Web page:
* Lucentis vision improvement sustained through 24 months
* Diabetic eye disease less likely to progress on Lucentis
* More than half Lucentis patients achieve 20/40 vision
By Bill Berkrot
NEW YORK, June 28 Diabetic patients with a
vision-robbing eye condition who were treated with Roche's
ROG.VX Lucentis had significant and sustained vision
improvement compared with those who received a placebo,
according to data from a pair of pivotal clinical trials.
In addition, more than half of the patients with diabetic
macular edema (DME) who received monthly Lucentis injections in
the two-year studies improved to at least 20/40 vision, which
would enable them to receive a driver's license in most U.S.
states -- a result the lead investigator called "amazing."
"This is a real game changer. This can give you a rapid
prolonged improvement of vision and it's sustained for at least
two years," Dr. David Boyer, who presented the data on Tuesday
at the American Diabetes Association (ADA) meeting in San
Diego, said in a telephone interview.
"Within a week of treatment, Lucentis showed a reduction in
thickness (of the edema) and improvement in vision," added
Boyer, who practices at the Retina-Vitreous Associates Medical
Group in Los Angeles.
DME is currently treated by laser, which stops blood vessel
leakage and can slow vision loss but rarely leads to vision
improvement, researchers said.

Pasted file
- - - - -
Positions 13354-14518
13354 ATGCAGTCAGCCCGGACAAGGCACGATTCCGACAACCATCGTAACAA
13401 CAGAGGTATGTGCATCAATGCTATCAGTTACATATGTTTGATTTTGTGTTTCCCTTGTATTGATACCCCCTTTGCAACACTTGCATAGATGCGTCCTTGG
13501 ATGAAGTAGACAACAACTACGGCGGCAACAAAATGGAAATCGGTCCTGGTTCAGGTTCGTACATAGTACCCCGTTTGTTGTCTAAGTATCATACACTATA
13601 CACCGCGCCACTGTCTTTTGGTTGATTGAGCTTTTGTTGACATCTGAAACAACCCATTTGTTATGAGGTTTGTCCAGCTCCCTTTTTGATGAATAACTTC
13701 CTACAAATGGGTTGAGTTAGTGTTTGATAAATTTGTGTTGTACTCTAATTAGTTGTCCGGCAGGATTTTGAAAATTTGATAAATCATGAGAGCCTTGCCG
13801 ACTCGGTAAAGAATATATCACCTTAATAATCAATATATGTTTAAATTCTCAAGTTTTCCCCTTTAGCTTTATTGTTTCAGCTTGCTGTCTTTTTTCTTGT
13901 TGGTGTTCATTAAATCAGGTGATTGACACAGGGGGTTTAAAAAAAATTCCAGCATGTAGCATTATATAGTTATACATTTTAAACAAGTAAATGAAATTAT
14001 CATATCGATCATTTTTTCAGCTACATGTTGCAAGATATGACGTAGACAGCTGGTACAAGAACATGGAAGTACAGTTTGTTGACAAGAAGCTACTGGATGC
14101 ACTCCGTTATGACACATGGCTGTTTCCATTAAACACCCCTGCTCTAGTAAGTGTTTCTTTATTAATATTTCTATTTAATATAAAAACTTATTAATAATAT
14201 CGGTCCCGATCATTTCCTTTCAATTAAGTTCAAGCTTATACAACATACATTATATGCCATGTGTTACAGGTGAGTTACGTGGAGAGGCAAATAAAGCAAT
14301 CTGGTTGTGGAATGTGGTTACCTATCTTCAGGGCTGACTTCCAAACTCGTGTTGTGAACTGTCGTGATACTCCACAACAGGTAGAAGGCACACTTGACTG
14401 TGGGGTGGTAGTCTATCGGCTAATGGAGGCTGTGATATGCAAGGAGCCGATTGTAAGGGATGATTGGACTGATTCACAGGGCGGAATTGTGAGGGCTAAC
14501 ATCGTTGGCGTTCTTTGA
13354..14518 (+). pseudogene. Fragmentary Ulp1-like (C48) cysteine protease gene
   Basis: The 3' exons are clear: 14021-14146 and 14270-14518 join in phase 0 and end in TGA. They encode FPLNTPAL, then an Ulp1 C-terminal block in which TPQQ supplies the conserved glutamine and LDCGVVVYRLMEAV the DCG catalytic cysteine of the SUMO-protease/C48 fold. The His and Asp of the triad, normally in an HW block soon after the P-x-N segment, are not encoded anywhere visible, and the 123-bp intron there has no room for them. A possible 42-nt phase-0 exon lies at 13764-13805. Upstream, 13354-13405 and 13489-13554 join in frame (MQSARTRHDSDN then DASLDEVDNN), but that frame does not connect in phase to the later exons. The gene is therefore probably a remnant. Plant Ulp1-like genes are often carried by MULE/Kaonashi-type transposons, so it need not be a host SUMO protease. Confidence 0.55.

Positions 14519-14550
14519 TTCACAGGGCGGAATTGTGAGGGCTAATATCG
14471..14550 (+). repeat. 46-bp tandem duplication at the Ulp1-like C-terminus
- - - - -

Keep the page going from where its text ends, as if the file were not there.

Roche's Genentech unit, which developed the drug, plans to
apply for U.S. approval to treat the diabetic eye condition
later this year, which could significantly boost sales.
Lucentis is already approved to treat wet age-related
macular degeneration -- the leading cause of blindness among
the elderly. DME is a leading cause of vision loss among people
of working age.
Lucentis, a biotech drug known chemically as ranibizumab,
met the primary goal of the two Phase III trials at both tested
doses by helping significantly more patients achieve vision
improvement of at least 15 letters, or three lines, on an eye
chart than those who received sham injections.
In the 382-patient trial called Ride, 45.7 percent of those
who received 0.5 milligrams of Lucentis and 33.6 percent who
got 0.3mg Lucentis experienced vision improvement of at least
15 letters versus 12.3 percent in the placebo group.
In the 377-patient Rise trial, 39.2 percent who got the
higher Lucentis dose and 44.8 percent who got the lower dose
hit the primary vision improvement goal compared with 18.1
percent in the placebo group.
"This is a major paradigm shift. You're going to see over a
period of time more and more people using this," Boyer said.
All patients in the two trials had vision problems related
to their diabetes, researchers said.
DME is a swelling of the retina that occurs in diabetics
who suffer from retinopathy -- the most common diabetic eye
disease that involves damaged blood vessels leaking fluid into
the retina. It causes blurred vision and severe vision loss.
About 75,000 new cases of DME are estimated to develop
among Americans each year, according to the ADA.
Lucentis patients in the studies were far less likely to
see their disease progress to a more advanced form of
retinopathy, the data showed.
Fifteen percent of those in the placebo group in one study
and 11.5 percent in the other had significant disease
progression. The rates for Lucentis were 5.6 percent and 3.9
percent at the higher 0.5mg dose and 1.6 percent and 3.2
percent at the 0.3mg dose.
Boyer said Lucentis safety in the trials was consistent
with what has been reported in previous studies, adding that
"there was no real safety danger signals between the sham and
the Lucentis groups."
(Reporting by Bill Berkrot, editing by Dave Zimmerman)